The series of methods including leaky dams, tree planting and Sphagnum moss were featured on Sunday’s Countryfile as part of a pilot project in Crompton Moor, Oldham aiming to show natural flood management options.
The project is a partnership between City of Trees, the Environment Agency, EU LIFE IP Natural Course programme, Oldham Council, The Unity Partnership (Local Lead Flood Authority), Moors for the Future, the Friends of Crompton Moor and the Manchester Metropolitan University.
Three natural flood management methods are being trialled on the moor to reduce the impact of flooding on the communities in the valley below.
The measures were featured on Sunday’s Countryfile programmed aired on BBC One, presented by Helen Skelton.
Crompton Moor is part of the South Pennines and covers an area of around 70ha, it is located in the north east of Oldham close to the border with Rochdale. The Old Brook watercourse flows through the moor and feeds into the River Beal which passes through the towns of Crompton and Shaw.
The peatland has been degraded over the centuries by mining, drainage works to allow grazing, pollution from neighbouring industry and wildfires. As a consequence, the moor is now less able to store water, which is needed to help reduce the risk of flooding following heavy rainfall to settlements adjacent to the River Beal.
Since 2018, more than 9,000 Sphagnum moss plugs have been planted by volunteers to help soak up excess water on the moor. Sphagnum moss acts as an amazing ‘super sponge’ and can hold up to 26 times its weight in water. The impact of the planting is being monitored and different species of sphagnum are being trialled.
City of Trees is also undertaking a significant programme of tree planting with over 4,000 trees planted in the last three years with the aim of intercepting rainfall which will slow and reduce the amount of water that enters the Old Brook and its tributaries.
In one area 18 test plots have been set up with Manchester Metropolitan University undertaking monitoring. This long term experiment will assess the impact the trees have on the amount of rainwater that runs off the slope where they have been planted.
Elsewhere trees have been planted next to the Old Brook to help intercept rainwater directly running into the river and to stabilise the banks to reduce erosion, this is known as ‘riparian’ planting.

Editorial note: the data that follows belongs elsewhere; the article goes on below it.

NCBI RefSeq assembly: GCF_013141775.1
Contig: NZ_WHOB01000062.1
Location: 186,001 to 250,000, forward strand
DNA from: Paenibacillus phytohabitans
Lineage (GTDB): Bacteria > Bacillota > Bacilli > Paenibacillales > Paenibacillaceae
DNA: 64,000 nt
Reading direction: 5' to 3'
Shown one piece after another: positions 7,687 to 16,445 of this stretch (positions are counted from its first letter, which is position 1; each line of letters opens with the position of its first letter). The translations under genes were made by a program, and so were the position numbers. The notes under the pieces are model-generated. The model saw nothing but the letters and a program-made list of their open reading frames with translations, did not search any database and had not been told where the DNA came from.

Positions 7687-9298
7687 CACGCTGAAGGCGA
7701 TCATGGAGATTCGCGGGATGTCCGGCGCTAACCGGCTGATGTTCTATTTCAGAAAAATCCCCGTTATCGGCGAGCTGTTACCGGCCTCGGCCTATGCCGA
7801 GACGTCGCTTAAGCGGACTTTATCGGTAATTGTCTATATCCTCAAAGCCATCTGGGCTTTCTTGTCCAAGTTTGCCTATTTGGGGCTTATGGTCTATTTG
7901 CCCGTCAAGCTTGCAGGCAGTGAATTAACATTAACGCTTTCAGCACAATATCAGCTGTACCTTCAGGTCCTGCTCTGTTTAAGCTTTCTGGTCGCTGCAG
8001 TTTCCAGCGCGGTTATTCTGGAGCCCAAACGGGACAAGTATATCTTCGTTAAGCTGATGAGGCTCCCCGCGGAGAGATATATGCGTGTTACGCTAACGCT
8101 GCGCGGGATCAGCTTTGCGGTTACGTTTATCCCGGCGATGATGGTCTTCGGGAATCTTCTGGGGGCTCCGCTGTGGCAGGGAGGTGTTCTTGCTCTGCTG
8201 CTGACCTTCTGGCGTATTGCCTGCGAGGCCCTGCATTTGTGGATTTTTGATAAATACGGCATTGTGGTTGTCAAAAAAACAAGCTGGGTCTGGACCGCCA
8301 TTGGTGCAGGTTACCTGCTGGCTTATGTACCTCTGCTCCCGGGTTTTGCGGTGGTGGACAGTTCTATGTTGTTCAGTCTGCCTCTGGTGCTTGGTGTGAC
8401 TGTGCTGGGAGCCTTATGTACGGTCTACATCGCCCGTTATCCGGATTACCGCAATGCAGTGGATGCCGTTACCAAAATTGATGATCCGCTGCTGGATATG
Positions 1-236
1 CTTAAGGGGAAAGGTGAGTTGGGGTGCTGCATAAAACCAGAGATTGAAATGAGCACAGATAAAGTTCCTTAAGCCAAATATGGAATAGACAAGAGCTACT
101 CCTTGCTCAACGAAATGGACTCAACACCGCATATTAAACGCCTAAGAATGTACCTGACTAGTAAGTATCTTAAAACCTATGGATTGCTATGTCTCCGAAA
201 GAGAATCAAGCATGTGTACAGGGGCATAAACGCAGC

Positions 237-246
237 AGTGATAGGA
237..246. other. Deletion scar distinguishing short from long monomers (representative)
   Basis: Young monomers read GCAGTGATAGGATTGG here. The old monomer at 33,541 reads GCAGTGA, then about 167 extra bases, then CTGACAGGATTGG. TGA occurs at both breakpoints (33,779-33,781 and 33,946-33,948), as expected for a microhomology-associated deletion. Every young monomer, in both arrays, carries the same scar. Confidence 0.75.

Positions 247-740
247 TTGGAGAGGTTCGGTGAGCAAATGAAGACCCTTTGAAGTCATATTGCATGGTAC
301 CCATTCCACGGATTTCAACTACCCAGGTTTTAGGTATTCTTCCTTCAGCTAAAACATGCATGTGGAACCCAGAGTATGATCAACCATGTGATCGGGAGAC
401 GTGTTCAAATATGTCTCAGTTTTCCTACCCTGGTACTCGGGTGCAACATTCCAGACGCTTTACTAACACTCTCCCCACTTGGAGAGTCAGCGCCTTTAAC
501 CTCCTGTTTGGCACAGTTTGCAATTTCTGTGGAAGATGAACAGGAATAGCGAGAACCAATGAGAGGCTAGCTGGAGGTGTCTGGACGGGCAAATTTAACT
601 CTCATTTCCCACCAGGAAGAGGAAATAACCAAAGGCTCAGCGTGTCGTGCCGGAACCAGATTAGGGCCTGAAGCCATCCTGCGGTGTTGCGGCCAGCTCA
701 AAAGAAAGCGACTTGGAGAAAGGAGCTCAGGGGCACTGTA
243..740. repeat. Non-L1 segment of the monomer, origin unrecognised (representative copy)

As a final ‘flood busting’ measure, five ‘leaky’ dams were built to slow the flow of water in the Old Brook and one of its tributaries. Constructed from tree trunks that were selectively felled in the conifer plantations on the moor, these structures are able to hold back water in storage areas behind the dams during heavy rainfall events. This stored water is then slowly released over a longer period of time than a free-flowing river, which reduces the river’s ‘peak’ downstream helping to lower the risk of flooding.
Pete Stringer from City of Trees comments: “Crompton Moor provides a fantastic opportunity to test and show how nature-based solutions such as trees, peatland and leaky dams can contribute to reducing flood risk.”
He adds: “However, these measures need to be done on a much bigger scale if we are going to achieve a real benefit to those communities that are at vulnerable to flooding.”
David Brown Senior Adviser in Flood Risk Management with the Environment Agency said: “It’s really exciting to have completed this innovative project that both reduces risk and provides significant opportunities for wildlife.
“Natural flood management can make a vital contribution to flood resilience, alongside more traditional approaches, and allows us to keep meeting the ambitions set out in our Flood and Coastal Erosion Risk Management Strategy.
“We continue to be extremely grateful to our partners, volunteers and the local community who are helping to deliver these important schemes. It’s a numbers game though, and we are keen to work with even more partners to implement additional schemes across Greater Manchester. ”